There is no documentary evidence about the building of the Park limekilns, although it is clear that the northern kiln is earlier and not built to the same standard as the southern kiln. In his “General View of the Agriculture of the Hebrides” (1811), James McDonald refers to lime kilns at three places on Lismore, identifying only Bishop Chisholm’s kiln at Kilcheran; and the 1804 Militia List refers to a lime burner on Sheep Island. It is possible, then, that the Park kiln was the third. There is also no evidence for the construction of the pier. However, as explained in Part 4, Big Park (now Park) was established as a separate farm including the management of the lime enterprise. The first child born at Big Park to Duncan Black, lime burner, and his wife Sally, was in 1815. It is reasonable, therefore, to assume that the building of the first limekiln and the first house at Park, occurred around the same time that Port Ramsay was being established.

It is surprising that, in his 1841 return to the Second Statistical Account, Rev. Gregor MacGregor describes Port Ramsay as a fishing village and does not mention lime quarrying or burning, even though his entry devotes many paragraphs to the slate quarries in Ballachulish. It is possible that further evidence for the early days of the settlement may arise out of the Argyll archive at Inveraray.

Port Ramsay, surveyed by the Ordnance Survey in 1871

When the 30 year leases on the properties in Port Ramsay expired in the 1840s, the Airds Campbells reasserted ownership and rented them out on short term leases, bringing a degree of insecurity to the residents. However, around that time there was significant investment in the houses, probably bringing them up to a higher standard (reslating, unified wall height, mortaring & limewashing). The 1872 Ordnance Survey 1:2,500 map appears to show 12 houses in line (2,8,2 – the modern arrangement) with front gardens, and the modern gaps, but with a series of other buildings behind, at least two of which could be dwellings (e.g. behind house 2, and behind house 13, now a barn, numbering from the north). In 1883, the Napier Report recorded that there were14 houses in a row, said to be under a single slated roof, each with three rooms and a loft. There were two other “unmodernised” houses with thatched roofs, presumably not in the line. It is likely that these house improvements occurred during the 1850s under the ownership of Alexander Haig, an Improving landowner (see separate article on Achuaran, Part 2).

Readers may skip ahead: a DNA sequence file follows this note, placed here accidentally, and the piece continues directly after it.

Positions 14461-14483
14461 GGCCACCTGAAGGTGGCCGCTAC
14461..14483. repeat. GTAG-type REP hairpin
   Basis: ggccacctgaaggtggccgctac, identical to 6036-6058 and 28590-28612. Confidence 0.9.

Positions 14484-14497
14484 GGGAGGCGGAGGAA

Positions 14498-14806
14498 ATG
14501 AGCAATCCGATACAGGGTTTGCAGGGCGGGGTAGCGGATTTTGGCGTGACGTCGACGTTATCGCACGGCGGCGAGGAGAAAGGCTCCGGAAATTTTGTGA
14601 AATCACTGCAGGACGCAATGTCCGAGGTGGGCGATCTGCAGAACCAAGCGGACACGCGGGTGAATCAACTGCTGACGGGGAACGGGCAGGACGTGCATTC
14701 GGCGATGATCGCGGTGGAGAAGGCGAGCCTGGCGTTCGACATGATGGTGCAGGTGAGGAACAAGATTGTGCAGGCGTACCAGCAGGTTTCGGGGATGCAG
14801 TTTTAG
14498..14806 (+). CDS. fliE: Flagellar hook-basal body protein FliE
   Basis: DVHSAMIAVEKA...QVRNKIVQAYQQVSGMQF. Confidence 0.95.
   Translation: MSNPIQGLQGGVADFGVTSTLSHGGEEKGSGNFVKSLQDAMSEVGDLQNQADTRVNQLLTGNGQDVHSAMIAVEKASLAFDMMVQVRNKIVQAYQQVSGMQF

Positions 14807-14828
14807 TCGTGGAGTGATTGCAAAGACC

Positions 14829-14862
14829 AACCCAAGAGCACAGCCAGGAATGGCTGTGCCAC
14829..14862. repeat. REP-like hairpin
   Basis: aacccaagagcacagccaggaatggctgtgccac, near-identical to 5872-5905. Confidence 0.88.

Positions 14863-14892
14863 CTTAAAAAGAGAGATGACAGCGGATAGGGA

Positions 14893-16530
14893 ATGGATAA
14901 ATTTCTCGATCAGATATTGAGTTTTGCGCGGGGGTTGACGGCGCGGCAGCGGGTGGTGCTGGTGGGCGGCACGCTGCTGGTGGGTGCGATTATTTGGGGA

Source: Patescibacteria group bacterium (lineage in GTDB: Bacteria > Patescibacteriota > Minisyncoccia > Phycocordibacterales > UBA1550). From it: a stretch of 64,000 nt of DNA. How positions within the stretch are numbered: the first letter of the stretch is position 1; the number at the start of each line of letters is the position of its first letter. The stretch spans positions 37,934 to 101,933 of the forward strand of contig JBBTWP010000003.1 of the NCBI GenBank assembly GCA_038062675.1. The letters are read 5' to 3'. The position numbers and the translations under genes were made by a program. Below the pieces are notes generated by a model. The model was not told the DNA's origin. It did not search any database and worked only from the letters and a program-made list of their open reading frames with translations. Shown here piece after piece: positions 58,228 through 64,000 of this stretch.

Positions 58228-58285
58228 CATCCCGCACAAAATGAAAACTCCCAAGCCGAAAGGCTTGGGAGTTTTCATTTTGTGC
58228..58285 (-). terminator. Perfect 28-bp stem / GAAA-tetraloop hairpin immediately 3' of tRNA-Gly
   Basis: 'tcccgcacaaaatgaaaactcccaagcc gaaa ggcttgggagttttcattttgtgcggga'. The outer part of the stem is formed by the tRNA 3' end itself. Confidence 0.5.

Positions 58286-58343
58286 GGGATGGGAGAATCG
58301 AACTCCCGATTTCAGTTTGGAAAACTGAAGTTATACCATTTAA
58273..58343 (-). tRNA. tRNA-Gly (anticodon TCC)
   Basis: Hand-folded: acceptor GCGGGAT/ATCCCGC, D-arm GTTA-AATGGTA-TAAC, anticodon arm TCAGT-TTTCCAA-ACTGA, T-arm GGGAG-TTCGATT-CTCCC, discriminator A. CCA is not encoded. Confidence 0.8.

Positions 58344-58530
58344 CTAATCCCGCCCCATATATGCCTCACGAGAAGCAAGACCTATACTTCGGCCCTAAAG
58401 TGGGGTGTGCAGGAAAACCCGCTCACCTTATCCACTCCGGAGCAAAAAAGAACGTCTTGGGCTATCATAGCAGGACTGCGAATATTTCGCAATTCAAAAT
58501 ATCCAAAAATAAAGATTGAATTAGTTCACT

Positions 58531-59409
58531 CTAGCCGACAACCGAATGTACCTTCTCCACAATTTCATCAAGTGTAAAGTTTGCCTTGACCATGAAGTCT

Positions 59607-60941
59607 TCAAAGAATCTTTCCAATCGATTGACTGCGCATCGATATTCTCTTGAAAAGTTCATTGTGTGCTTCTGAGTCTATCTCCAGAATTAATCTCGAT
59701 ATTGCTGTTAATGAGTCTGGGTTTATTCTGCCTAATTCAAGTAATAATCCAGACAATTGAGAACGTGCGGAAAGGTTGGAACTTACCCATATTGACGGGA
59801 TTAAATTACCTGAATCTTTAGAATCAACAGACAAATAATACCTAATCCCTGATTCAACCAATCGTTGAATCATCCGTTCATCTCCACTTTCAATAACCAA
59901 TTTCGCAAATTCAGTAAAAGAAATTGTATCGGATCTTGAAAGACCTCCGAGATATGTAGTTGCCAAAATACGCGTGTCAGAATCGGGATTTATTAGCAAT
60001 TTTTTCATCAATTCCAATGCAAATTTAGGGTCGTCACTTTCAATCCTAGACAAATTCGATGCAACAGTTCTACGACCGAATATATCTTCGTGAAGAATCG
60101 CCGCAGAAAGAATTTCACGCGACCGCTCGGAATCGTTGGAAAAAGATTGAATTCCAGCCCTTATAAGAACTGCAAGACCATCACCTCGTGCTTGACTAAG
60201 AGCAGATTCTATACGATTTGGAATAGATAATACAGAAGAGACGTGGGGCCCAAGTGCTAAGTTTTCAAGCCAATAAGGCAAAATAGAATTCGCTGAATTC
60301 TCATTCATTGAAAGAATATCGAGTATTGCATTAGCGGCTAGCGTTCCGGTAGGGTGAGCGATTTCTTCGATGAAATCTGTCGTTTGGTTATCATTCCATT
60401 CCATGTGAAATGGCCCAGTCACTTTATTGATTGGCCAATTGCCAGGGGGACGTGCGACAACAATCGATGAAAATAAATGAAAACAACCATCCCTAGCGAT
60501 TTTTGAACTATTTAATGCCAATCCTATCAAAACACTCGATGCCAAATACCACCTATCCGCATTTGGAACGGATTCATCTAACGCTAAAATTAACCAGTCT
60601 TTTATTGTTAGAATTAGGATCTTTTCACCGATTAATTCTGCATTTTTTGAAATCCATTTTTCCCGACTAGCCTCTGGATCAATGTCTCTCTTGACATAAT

Meanwhile, the census returns describe a community that had adapted to its maritime role. By 1861, there were three indigenous families (McCorquodales, Carmichaels and McDonalds) owning and operating sailing smacks in the coastal trade in coal, lime and slates as well as general cargoes. For the rest of the century, there were resident lime quarriers, burners and merchants. In the 1870s, they were joined by ship owners and captains from Tiree: McFadyens and McKinnons, and the fleet was supported by boat builders and ship carpenters. This was an impressive community; in the words of the factor, John Fraser Sim, in 1883 “These men are enterprising ; they go elsewhere. Oban would not be what it is to-day were it
not for the Lismore people who went there.” Port Ramsay was also impressive in its ability to hold a population of 60-70 people throughout the century, when the population of Lismore was in steep decline.

The problems that the Port Ramsay tenants experienced in the last quarter of the 19th century, and the attitudes of the factor and landowner can be explored in the Appendix. Following the publication of the Napier Report, the Port Ramsay rents were reduced significantly.

Boatbuilders’ sawpit, Port Ramsay

Sources

Campbell A. (1853). Missionary and Ministerial Life in the Highlands.    Edinburgh: A Fullerton.

Census data 1841-1911

Kelp Account 1790/1. Argyll Papers Bundle 290.

Knox J. (1787). A Tour Through the Highlands of Scotland, and the Hebride Isles,    in 1786. London: J Walter.